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Phantom Ray flies

written by australianaviation.com.au | May 5, 2011
The Phantom Ray on its April 27 first flight. (Boeing)

Boeing’s Phantom Ray UAS demonstrator made its first flight on April 27, taking off from NASA’s Dryden Flight Research Center at Edwards Air Force Base in California for a 17 minute mission.

During its brief flight, which followed a series of high speed taxis tests in March to validate ground guidance, navigation and control, mission planning, the pilot interface and operational procedures, the Phantom Ray reached an altitude of 7800ft and a speed of 178kt, and demonstrated its basic airworthiness.

“It’s the beginning of providing our customers with a test bed to develop future unmanned systems technology, and a testament to the capabilities resident within Boeing,” said said Darryl Davis, president, Boeing Phantom Works. “Just as follow-on tests will expand Phantom Ray’s flight envelope, they also will help Boeing expand its presence in the unmanned systems market.”

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Boeing says its self funded Phantom Ray demonstrator could be developed for ISR, SEAD, electronic attack, strike and autonomous air refuelling missions.

25% off starts now! Australian Aviation magazine Cyber Monday sale is now live. Have the very best of Australian Aviation’s annual print and digital subscription. This includes every In Focus and Behind the Lens digital magazine, special coverage, exclusive photos and editions you may have miss. Subscribe now at australianaviation.com.au.

Phantom Ray flies

written by australianaviation.com.au | May 5, 2011
The Phantom Ray on its April 27 first flight. (Boeing)

Boeing’s Phantom Ray UAS demonstrator made its first flight on April 27, taking off from NASA’s Dryden Flight Research Center at Edwards Air Force Base in California for a 17 minute mission.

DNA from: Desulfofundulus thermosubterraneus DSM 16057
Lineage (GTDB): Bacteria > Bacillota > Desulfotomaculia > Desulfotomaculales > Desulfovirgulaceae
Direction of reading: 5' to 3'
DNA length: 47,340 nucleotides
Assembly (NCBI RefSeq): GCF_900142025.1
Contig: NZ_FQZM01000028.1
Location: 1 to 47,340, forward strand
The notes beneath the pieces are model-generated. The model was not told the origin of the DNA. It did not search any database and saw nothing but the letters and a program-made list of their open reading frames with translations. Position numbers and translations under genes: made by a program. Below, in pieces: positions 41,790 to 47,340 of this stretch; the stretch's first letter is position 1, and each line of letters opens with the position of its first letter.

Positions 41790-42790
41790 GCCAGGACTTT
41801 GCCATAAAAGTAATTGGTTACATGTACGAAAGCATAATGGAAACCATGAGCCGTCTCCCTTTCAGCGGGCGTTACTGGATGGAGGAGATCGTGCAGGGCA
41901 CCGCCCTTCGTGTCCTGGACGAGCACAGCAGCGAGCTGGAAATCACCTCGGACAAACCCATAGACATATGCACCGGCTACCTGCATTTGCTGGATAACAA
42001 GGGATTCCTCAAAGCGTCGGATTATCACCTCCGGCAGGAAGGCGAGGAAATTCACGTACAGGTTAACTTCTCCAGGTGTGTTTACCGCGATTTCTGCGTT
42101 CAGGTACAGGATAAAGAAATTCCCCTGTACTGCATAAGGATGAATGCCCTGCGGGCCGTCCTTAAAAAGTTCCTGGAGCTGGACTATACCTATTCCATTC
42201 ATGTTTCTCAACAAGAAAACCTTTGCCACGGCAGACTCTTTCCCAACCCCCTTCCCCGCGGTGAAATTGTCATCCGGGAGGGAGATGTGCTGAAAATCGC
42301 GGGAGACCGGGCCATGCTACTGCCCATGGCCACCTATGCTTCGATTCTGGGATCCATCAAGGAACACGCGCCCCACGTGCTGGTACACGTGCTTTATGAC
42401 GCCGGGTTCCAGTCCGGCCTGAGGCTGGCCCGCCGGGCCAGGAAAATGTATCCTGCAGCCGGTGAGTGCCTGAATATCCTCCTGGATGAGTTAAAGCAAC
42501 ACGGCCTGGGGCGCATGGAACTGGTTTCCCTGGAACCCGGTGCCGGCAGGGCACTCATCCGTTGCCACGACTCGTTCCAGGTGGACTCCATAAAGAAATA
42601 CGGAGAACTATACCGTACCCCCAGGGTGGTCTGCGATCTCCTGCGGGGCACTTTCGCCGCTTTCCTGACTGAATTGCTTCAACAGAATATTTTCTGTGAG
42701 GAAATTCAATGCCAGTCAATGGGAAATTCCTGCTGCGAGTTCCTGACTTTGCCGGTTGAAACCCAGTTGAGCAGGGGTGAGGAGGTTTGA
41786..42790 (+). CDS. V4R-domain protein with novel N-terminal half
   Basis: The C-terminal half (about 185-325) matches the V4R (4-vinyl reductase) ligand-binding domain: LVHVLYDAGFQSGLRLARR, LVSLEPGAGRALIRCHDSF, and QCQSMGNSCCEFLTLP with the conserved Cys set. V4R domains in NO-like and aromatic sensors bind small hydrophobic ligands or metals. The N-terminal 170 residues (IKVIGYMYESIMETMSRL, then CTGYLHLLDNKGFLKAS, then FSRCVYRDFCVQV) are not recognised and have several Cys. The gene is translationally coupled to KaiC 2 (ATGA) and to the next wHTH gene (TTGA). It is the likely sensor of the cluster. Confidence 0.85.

During its brief flight, which followed a series of high speed taxis tests in March to validate ground guidance, navigation and control, mission planning, the pilot interface and operational procedures, the Phantom Ray reached an altitude of 7800ft and a speed of 178kt, and demonstrated its basic airworthiness.

“It’s the beginning of providing our customers with a test bed to develop future unmanned systems technology, and a testament to the capabilities resident within Boeing,” said said Darryl Davis, president, Boeing Phantom Works. “Just as follow-on tests will expand Phantom Ray’s flight envelope, they also will help Boeing expand its presence in the unmanned systems market.”

Advertisement
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Boeing says its self funded Phantom Ray demonstrator could be developed for ISR, SEAD, electronic attack, strike and autonomous air refuelling missions.

25% off starts now! Australian Aviation magazine Cyber Monday sale is now live. Have the very best of Australian Aviation’s annual print and digital subscription. This includes every In Focus and Behind the Lens digital magazine, special coverage, exclusive photos and editions you may have miss. Subscribe now at australianaviation.com.au.

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